The Ryan Labs Total Return Indices, which track bonds by continually adding the most recently sold security and removing the old one, returned 1,479 percent in 30 years. It beat MSCI’s Gross World index of buying developed market stocks and reinvesting dividends, which added 1,265 percent. “Over the last 30 years there’s been no risk premium,” said Douglas Cliggott, manager of the $81 million Dover Long/Short Sector Fund, which has beaten 92 percent of its peers this year. “It’s potentially earth shattering because the equity market hasn’t delivered the goods.”

This is actually a fairly important bit of information that deserves to be contemplated by investors everywhere separately from the issue of pensions, but it makes an important point here as well.

Namely, it means that the assumed rates of return for all pensions, public and private, have largely been flawed over the past 30 years.

This is really a staggering insight.

So what are the assumed rates of return for public pensions?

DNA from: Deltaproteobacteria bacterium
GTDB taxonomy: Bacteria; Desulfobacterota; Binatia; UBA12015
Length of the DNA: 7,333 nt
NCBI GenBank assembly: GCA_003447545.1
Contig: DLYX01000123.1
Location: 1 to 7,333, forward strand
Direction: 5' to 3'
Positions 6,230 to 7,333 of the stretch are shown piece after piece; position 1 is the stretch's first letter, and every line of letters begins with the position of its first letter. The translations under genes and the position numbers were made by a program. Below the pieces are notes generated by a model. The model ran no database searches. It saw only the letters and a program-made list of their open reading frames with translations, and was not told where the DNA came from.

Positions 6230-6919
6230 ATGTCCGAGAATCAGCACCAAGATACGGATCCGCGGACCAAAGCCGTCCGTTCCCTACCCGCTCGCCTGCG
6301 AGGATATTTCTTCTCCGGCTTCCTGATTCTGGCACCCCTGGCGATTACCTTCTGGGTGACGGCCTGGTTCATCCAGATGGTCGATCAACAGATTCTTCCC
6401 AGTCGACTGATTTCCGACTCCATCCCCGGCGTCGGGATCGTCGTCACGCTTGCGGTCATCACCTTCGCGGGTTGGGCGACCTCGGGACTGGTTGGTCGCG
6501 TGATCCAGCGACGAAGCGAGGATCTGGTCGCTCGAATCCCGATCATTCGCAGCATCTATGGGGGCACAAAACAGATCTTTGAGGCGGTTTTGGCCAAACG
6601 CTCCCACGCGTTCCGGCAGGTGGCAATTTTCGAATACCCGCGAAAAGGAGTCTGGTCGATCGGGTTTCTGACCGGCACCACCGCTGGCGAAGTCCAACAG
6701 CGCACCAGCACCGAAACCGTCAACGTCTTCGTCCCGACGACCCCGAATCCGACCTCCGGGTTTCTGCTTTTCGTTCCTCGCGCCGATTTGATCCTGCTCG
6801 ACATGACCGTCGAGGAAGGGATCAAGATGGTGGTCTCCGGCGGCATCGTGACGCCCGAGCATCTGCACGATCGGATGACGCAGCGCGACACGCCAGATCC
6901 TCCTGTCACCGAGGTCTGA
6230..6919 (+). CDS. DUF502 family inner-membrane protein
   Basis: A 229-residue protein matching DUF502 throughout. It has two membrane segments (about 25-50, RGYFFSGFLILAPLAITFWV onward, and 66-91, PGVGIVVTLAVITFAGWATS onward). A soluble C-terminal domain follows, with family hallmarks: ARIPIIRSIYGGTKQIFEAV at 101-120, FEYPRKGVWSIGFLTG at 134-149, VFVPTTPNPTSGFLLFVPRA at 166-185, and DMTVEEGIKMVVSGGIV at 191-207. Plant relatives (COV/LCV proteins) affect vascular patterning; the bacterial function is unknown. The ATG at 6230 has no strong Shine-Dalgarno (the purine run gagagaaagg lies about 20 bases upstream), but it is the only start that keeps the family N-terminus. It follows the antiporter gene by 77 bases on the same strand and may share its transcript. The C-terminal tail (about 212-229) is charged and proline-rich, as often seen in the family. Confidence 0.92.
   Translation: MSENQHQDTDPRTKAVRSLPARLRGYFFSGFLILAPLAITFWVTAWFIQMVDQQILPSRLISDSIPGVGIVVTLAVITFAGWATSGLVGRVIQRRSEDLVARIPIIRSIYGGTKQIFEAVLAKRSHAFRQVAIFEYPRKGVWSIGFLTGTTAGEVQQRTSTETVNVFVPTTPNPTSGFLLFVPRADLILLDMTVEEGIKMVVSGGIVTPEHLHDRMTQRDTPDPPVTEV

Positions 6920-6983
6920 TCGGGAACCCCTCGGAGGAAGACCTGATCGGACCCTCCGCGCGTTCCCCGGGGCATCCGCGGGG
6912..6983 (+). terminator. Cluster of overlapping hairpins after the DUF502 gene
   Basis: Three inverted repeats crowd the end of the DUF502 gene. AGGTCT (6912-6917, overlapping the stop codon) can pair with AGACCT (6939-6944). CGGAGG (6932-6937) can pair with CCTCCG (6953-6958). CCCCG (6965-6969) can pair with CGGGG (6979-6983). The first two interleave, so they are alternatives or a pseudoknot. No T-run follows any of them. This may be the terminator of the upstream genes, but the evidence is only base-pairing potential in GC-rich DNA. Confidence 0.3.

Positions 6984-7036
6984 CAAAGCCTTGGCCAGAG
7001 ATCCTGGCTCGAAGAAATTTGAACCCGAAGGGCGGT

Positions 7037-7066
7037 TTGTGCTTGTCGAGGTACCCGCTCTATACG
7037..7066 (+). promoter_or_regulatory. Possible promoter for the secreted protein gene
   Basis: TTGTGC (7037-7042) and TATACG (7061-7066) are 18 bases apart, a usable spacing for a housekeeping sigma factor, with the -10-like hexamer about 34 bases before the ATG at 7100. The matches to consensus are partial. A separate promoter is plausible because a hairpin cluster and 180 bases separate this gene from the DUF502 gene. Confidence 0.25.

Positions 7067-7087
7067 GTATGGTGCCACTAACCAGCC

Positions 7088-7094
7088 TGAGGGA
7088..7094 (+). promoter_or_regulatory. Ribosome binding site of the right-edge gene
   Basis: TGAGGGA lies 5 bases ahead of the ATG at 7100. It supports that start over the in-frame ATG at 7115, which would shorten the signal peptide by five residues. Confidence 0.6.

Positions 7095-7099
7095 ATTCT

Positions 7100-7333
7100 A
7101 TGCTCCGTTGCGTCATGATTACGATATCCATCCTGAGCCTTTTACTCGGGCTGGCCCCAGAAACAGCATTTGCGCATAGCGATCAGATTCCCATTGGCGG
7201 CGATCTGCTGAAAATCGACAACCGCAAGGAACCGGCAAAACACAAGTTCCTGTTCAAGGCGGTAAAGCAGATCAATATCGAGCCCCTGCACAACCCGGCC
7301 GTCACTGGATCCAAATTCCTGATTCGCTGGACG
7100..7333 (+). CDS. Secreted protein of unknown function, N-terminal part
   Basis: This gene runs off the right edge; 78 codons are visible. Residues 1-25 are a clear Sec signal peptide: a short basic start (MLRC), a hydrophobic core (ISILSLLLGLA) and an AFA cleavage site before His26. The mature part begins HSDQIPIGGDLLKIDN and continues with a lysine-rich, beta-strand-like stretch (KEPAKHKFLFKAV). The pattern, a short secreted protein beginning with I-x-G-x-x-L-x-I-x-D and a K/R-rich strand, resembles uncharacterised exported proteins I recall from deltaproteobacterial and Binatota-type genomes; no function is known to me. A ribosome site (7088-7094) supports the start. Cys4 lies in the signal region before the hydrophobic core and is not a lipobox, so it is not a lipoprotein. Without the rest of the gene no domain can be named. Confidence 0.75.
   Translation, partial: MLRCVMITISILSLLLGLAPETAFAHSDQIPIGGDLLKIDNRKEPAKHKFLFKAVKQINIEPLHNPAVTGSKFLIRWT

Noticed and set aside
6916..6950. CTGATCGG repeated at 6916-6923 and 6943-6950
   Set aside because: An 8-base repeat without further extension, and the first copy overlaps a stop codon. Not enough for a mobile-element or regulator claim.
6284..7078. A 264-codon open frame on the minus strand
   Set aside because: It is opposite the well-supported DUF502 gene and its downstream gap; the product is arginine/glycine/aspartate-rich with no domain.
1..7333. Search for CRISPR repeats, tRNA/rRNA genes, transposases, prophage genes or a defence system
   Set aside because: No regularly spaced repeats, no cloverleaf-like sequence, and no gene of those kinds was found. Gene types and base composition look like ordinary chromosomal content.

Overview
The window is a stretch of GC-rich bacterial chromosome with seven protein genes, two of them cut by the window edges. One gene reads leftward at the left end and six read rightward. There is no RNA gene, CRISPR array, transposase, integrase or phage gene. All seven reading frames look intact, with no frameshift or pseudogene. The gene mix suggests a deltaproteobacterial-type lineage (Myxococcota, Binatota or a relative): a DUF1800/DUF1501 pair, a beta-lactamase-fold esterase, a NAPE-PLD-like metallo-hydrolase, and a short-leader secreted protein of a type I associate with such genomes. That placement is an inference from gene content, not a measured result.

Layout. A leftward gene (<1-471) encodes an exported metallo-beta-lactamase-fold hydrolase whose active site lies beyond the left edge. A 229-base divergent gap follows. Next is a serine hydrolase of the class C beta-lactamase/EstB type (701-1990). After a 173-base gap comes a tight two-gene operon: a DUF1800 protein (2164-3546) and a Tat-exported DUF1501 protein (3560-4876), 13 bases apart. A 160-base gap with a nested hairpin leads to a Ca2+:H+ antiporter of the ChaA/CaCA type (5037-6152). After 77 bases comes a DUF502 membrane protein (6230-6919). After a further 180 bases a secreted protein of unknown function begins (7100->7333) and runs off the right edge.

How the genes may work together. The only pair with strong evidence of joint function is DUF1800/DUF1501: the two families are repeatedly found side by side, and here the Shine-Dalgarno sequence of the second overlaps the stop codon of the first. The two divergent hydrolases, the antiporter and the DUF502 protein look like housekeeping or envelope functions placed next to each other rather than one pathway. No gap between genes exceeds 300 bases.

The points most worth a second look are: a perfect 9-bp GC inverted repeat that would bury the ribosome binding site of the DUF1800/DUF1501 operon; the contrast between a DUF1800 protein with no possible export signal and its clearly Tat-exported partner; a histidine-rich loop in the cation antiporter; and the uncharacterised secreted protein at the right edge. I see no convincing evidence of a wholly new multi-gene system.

Actuaries consistently permit public pension funds to report artificially high expected rates of return — most often 8 percent and as much as 8.75 percent. That’s more than the 6.9 percent billionaire investor Warren Buffett sets for his Omaha, Nebraska-based Berkshire Hathaway Inc.’s pension fund. “Public pension promises are huge and, in many cases, funding is woefully inadequate,” Buffett wrote in his 2008 letter to shareholders. “Because the fuse on this time bomb is long, politicians flinch from inflicting tax pain, given that the problems will only become apparent long after these officials have departed.”